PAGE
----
Do the words of superstar CEOs add value to a business?

What does it tell us, that every Christmas there's another best-selling book about language?

Do the words of superstar CEOs add value to a business?

What does it tell us, that every Christmas there’s another best-selling book about language? From Eat Shoots and Leaves (more than 3 million sold) to this year’s Word Perfect by Susie Dent, it seems we’re all intrigued by the subtle magic of language. If reading about language can keep us all quiet for a few days after Christmas, is it time to start thinking about what language can do for us (and our businesses) for the rest of the year? 

In particular, is it time CEOs and leaders started to think about their own language? Can they add value to their own business just by crafting their language more carefully?

And perhaps just as importantly, can they wipe value off their business, just with words?

Leaders are often brilliant with their language: they get to the top because they have great persuasive powers.

But even the best of us can learn something from how the very, very best of us use language to launch a product or grow their business.

When Steve Jobs spoke at product launches, it wasn’t just the calm of his delivery: he really crafted his company’s tone of voice to create an impression of mastery and technological insight. And he didn’t make the one classic mistake we see a lot of business owners make.

As we say, ‘No one wants a friend with features…everyone wants a friend with benefits.’

So, when he introduced iPad, he didn’t talk about battery life in mAH. Instead, he said the amazing battery meant you could watch movies on iPad all the way from Silicon Valley to your holidays in Hawaii. 

Not all great leaders’ voices have to be modern. Who outside of small financial circles reads Annual Reports? Quite a few of us, it seems, when the author of the annual report is Warren Buffett. Through a careful polishing of his own tone of voice, he’s able to create a lasting impression of a straight-forward, traditionally wise, wealthy yet still down-to-Earth kind of guy. 

When you and I make mistakes, we might struggle to find the right way to explain it. But because of Warren Buffet’s investment in his tone of voice, even when one of their deals might not have worked out as the deeply wise persona would have suggested, he still comes out sounding, erm, deeply wise:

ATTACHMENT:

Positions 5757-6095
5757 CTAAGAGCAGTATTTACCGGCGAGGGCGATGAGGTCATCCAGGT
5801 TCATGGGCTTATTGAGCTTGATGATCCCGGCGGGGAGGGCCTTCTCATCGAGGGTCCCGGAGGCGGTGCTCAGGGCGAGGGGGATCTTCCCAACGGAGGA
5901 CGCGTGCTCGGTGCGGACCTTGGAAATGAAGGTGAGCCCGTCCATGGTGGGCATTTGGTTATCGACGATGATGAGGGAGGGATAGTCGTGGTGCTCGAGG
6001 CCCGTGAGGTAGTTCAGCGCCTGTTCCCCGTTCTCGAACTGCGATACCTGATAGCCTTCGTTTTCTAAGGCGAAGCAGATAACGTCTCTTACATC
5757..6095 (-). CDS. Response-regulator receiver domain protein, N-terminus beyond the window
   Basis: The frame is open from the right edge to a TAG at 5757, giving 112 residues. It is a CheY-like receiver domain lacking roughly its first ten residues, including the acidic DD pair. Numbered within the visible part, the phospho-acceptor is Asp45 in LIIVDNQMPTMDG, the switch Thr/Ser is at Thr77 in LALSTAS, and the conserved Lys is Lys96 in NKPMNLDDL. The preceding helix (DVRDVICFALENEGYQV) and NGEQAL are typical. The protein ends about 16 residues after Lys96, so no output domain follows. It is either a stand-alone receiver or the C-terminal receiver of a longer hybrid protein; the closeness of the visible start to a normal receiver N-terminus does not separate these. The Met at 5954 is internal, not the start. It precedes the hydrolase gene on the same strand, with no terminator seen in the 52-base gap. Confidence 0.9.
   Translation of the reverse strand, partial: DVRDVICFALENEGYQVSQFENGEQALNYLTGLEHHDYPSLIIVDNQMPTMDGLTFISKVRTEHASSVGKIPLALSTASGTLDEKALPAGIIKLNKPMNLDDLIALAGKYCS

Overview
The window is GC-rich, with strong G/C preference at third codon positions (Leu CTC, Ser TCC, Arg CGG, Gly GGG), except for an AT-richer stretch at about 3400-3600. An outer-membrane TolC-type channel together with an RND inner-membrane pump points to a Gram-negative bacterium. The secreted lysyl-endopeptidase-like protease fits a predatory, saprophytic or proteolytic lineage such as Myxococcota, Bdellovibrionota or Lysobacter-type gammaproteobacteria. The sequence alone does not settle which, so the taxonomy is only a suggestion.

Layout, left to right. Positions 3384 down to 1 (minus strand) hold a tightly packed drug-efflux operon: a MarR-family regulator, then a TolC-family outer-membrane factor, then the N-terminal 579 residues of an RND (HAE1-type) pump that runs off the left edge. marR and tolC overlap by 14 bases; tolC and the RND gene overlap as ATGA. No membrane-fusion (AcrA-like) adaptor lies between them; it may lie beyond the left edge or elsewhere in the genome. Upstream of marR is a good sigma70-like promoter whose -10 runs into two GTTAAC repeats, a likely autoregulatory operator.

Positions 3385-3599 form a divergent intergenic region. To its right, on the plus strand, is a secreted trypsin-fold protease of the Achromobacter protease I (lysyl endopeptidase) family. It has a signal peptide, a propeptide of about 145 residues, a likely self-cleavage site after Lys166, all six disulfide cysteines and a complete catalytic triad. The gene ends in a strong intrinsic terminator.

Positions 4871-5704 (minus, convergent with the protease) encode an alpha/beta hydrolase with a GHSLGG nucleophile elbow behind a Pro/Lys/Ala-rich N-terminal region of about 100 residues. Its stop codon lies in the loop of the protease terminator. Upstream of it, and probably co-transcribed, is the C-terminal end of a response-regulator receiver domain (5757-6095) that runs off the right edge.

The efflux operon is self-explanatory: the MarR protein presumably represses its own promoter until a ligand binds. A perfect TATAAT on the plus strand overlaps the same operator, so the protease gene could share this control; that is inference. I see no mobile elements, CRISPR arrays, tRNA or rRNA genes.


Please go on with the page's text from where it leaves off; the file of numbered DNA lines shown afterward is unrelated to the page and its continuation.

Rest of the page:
“As is the case with marriage, business acquisitions often deliver surprises after the “I do’s.”

Every time we open our mouths, we have the chance to use language to reinforce our company’s values. 

Of course, that means we also have the chance to undermine our company’s value with language as well.

In 2021, it’s hard to say whether Elon Musk’s language added more value to TESLA than it took away. Certainly one impetuous outburst wiped $140b off TESLA’s value.

With 2022 looking like it’s not going to be any easier than 2021, what does a leader need to think about in their language and the tone of voice of their business?

In our work with businesses around the world (from Alphabet in Silicon Valley, to start-ups in London, via luxury jewellers in India), we’ve found that all language works on 3 levels, and defining those levels means your communication is clearer, faster and truly adds value.

Pulling the strings of every great business or leaders’ voice is a distinctive world view: What’s the world we believe in? And as we believe in that world, what do we stand for? And if we’re going to stand for that, what must we stand against?

You can consider this a 10,000 ft, over-arching narrative. It sets the limits of your and your company’s communications. It makes clear not just what you’ll be talking about, but the angle you’ll take on it.

At 1,000 ft you have the tone of voice. It’s that plain, folksy style of Warren Buffett or the modern, easy-to-understand style of Steve Jobs. Or the frank, confrontational style of Oatly.

The tone of your language is the way you choose to humanise your narrative and it creates a picture of you and your business in your team’s and your customers’ mind. 

Finally, there are the Ground Level Details: these include things like the words and phrase you do and don’t use.  

We’ve found that defining the Ground Level Details can save large companies hundreds of hours. And it can save CEOs from having to repeat themselves!

It’s language which made homo sapiens the most successful species. Why?

Because language is the way we can amplify our ideas and build relationships.

And what else is a CEO there for, than to amplify ideas and build relationships?


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